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Ján Vizeir Stable Isotope Laboratory (U of O)

The Vizeir lab (formerly G.G. Hatch lab) is equipped with five continuous flow isotope ratio mass spectrometers plus a complete array of peripherals for the analysis of C, H, O, N, and S isotopes in water, gases, organic liquids, organic and inorganic solids.
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Noble Gas Laboratory (U of O)

The lab hosts a MAPL 215-50 mass spectrometer for measuring the concentrations and isotopes of helium and neon in rock, water and gas samples. The facility also operates a quadrupole mass spectrometer with noble gas purification line for measuring concentrations of noble gases (He, Ne, Ar, Kr, Xe) in waters by the spike dilution method.
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A.E. Lalonde Accelerator Mass Spectrometry Laboratory (U of O)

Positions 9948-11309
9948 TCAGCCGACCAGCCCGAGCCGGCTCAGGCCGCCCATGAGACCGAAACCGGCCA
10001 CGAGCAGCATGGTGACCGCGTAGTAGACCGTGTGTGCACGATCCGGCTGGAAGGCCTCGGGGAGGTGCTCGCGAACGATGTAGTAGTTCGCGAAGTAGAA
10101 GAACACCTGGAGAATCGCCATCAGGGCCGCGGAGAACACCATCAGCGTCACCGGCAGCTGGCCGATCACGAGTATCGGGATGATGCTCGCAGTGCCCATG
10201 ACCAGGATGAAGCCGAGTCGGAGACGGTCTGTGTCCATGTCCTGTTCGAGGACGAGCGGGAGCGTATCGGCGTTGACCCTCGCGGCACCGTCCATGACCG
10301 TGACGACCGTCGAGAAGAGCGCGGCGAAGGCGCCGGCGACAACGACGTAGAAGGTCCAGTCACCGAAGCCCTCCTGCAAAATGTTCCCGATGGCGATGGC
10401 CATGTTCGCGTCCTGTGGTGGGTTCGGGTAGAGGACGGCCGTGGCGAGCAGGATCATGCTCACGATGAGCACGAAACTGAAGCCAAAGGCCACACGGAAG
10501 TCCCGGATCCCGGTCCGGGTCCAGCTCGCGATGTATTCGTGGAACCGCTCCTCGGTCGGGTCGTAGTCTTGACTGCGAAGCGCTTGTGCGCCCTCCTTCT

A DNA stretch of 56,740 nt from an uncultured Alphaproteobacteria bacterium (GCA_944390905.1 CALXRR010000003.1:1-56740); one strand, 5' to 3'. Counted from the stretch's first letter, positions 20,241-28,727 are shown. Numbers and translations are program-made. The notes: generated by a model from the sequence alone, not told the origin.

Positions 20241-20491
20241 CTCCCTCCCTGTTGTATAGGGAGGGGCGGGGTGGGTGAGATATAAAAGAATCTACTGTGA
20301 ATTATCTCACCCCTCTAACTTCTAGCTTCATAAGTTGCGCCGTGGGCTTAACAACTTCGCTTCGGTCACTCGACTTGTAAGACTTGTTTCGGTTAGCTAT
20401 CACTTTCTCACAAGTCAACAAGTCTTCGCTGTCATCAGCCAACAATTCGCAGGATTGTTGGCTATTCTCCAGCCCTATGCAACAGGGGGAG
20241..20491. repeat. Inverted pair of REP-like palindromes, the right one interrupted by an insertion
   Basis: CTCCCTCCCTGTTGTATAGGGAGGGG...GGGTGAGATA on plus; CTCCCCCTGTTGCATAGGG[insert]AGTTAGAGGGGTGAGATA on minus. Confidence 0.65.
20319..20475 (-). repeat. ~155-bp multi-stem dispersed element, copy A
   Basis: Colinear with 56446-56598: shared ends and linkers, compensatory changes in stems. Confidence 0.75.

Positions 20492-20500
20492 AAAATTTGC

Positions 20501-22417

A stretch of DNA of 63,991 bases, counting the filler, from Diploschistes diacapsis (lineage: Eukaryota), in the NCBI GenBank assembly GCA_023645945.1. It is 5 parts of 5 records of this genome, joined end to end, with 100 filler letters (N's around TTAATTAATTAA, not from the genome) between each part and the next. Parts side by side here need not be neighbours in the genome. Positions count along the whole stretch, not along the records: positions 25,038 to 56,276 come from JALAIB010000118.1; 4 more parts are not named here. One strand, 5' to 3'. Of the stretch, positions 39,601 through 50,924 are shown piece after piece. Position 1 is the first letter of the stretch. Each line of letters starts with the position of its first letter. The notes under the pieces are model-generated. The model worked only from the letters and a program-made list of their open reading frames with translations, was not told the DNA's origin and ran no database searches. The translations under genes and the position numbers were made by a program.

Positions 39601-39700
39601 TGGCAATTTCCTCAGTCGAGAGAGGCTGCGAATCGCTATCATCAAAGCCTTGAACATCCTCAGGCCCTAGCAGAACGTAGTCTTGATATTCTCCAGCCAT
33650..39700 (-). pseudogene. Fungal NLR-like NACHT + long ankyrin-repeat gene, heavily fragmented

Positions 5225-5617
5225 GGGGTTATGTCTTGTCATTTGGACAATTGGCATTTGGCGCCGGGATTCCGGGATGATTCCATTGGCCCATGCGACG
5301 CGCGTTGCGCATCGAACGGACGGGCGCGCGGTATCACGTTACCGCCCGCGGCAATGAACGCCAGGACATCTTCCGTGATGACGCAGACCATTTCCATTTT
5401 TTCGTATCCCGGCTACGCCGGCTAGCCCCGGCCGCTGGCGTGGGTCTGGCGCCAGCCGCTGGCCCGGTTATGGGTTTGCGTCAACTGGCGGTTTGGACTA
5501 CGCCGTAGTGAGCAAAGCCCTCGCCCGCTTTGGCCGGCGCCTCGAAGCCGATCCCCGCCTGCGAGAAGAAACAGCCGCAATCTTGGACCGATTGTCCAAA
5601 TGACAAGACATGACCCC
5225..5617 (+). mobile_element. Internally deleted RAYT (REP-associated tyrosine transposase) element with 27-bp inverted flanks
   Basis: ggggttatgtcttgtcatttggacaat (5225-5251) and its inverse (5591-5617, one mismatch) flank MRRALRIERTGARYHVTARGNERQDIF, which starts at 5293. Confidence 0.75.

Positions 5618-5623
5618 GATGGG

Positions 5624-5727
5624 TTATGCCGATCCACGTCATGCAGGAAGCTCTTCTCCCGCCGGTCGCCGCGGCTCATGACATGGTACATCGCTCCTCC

This facility conducts cutting-edge research on the use of environmental isotopes and geochemistry in groundwater and paleoclimate studies, the movement and contamination of groundwater and the biogeochemical processes that occur in the subsurface, and also supports research in biopharmaceutical science and the development of safe disposal methods for radioactive waste in the earth’s crust.  The cornerstone of the laboratory is a custom-built 3 MV tandem accelerator mass spectrometer – the only one of its kind in Canada.